VLADIMIR PUTIN suffered a major setback to his military campaign after saboteurs inflicted a devastating blow on Russian supply lines.
The Ukrainian attackers destroyed a railway bridge in the Kursk region close to the border with Ukraine. The incident occurred on the same day as a fire broke out on property belonging to Russia’s Ministry of Defence in the Belgorod region. The railway line where the bridge collapsed runs from the city of Kursk to Sudzha and then continues onto Ukraine towards the city of Sumy.
It is used mainly for the transportation of goods and is a key supply line for the Russians.
Christo Grozev, a Bellingcat investigative journalist, tweeted: “Russia now also admits “saboteurs” blew up a railroad bridge near Kursk.”
The damage to the bridge was initially confirmed by the governor of the Kursk region on his official Telegram channel.
Roman Starovoit said: “Today at approximately 11.20am officials discovered partial damage to the bridge located at the 67 km mark on the rail line between Sudzha and Sosnovy Bor.
“Special services are at the scene and attempting to ascertain the cause of the damage.”
Later in a video, the governor added: “Dear friends, unfortunately, we have now confirmed that the damage to the bridge was caused by an act of sabotage.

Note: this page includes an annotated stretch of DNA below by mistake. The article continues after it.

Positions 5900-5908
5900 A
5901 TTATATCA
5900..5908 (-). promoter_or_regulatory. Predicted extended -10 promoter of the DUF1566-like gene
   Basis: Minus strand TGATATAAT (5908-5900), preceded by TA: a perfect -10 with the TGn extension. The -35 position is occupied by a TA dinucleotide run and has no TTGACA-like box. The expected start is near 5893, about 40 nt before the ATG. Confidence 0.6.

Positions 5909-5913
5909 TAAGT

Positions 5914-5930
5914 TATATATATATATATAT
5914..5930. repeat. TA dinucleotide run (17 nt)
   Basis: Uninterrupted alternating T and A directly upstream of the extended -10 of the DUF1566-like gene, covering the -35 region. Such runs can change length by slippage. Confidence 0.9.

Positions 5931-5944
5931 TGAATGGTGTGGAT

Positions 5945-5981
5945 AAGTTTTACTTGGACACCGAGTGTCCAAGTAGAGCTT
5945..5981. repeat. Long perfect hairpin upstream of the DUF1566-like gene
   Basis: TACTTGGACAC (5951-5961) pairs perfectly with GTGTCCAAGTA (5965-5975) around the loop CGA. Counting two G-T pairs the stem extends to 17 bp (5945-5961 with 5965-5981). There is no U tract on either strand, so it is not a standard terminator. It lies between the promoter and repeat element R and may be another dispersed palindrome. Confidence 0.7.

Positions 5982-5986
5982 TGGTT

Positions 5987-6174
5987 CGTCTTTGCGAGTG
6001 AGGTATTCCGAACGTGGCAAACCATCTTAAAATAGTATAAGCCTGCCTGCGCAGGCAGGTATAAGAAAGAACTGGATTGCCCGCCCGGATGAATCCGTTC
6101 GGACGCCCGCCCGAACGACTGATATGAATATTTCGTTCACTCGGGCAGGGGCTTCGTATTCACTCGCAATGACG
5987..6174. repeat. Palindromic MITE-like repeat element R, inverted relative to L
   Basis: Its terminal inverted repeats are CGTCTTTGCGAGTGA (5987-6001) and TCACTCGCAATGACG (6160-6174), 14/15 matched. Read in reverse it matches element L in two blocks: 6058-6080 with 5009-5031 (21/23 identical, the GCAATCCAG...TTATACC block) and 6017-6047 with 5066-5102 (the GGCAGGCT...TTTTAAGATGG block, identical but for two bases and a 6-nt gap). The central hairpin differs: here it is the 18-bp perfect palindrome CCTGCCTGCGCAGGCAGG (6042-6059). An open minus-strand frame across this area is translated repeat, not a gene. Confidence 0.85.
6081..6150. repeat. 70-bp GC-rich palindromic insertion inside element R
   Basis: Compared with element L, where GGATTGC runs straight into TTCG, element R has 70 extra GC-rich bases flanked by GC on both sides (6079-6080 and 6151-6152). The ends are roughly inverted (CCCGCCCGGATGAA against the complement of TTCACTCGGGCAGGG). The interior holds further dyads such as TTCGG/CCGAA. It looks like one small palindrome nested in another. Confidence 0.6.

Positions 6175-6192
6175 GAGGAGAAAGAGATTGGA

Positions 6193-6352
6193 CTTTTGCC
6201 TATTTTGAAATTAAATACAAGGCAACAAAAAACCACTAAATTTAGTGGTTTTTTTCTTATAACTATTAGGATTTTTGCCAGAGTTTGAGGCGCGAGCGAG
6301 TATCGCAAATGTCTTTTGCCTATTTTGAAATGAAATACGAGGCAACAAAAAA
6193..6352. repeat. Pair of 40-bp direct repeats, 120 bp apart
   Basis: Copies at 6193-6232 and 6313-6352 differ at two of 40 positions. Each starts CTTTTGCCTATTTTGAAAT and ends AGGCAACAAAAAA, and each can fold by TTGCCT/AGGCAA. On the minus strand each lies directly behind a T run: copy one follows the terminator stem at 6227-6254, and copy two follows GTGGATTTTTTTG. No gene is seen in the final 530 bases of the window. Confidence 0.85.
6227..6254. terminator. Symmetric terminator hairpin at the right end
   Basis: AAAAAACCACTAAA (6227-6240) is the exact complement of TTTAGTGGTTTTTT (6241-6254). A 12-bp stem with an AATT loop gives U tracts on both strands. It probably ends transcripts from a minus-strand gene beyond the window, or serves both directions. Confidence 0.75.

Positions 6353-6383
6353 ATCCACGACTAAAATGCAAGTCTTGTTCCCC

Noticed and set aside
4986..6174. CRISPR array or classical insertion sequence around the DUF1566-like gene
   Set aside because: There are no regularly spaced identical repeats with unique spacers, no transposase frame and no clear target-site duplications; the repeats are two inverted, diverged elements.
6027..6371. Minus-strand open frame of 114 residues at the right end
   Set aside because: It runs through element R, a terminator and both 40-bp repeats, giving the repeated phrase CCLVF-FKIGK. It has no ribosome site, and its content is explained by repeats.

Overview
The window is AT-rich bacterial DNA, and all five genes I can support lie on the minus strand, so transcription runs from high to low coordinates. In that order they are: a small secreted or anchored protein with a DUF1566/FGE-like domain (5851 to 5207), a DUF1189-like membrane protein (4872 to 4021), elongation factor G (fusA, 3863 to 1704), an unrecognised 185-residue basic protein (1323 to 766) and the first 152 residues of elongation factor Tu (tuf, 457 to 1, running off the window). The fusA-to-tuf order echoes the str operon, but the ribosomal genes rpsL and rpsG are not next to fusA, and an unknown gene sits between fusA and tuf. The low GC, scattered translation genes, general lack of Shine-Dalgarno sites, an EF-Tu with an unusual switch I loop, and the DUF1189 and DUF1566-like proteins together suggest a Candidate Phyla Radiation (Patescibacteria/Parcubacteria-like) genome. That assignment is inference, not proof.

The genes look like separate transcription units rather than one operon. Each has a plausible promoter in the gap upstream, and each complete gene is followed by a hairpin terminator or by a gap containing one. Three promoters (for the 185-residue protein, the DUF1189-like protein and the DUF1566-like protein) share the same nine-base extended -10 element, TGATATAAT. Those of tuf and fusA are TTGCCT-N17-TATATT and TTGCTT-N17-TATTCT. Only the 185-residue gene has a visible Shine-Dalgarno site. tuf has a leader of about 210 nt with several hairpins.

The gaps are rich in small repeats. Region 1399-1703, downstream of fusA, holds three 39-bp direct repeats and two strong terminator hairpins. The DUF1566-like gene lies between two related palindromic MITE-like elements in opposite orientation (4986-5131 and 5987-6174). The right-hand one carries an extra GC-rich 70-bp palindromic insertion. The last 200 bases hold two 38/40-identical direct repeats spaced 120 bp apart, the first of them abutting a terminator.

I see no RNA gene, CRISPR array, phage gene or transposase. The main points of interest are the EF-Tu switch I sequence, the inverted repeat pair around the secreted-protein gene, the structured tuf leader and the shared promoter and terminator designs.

“Therefore we have initiated a criminal investigation and we will give you more details in due course.”
Photos of the bridge show substantial as opposed to “partial” damage, eliciting ironic comments from social media users.
One said: “Fortunately, it was only partially destroyed!”
While another wrote: “They can still run a very small train over it so partial works.”
Russian authorities are facing a huge challenge to prevent sabotage attacks against infrastructure targets in the country.
There are many Ukrainians who have lived in Russia well before hostilities broke out in February and who would have every motivation to take up arms against the Kremlin.
According to a 2010 census, 1.9 million people identified themselves as Ukrainians.
This represents 1.4 percent of the total population in Russia. Ukrainians are in effect the third-largest ethnic group after Russians and Tartars.
Dmitry Grozoubinski, an expert on trade and diplomacy, said Russia faced an almost impossible task to secure its key infrastructure from future attacks.
He wrote: “Don’t envy Russian policy-makers trying to deal with this.
“Consider what it would be like to try to protect Russian infrastructure targets from highly motivated creative operators that look like Russians, speak Russian, and in many cases probably have Russian passports.
“Especially as almost anything can be a target.
“Every bridge, rail head, factory, power plant, radio tower, military facility, depot, oil refinery…”
On Sunday, a large fire broke at a facility belonging to the Russian Ministry of Defence in the Belgorod region.
The city of Belgorod, which is the region’s administrative centre, is just 40 km from Ukraine’s border.
The blaze injured one person and damaged seven homes in the locality.
Vyacheslav Gladkov, the region’s governor, said: “A fire has occurred on the territory of one of the facilities belonging to the MoD.
“All operational services are working at the site and all essential measures are being taken to ensure safety. There is information about one injured person among local residents.
“The injury is not serious and there is no danger to life. All necessary medical help is being provided.”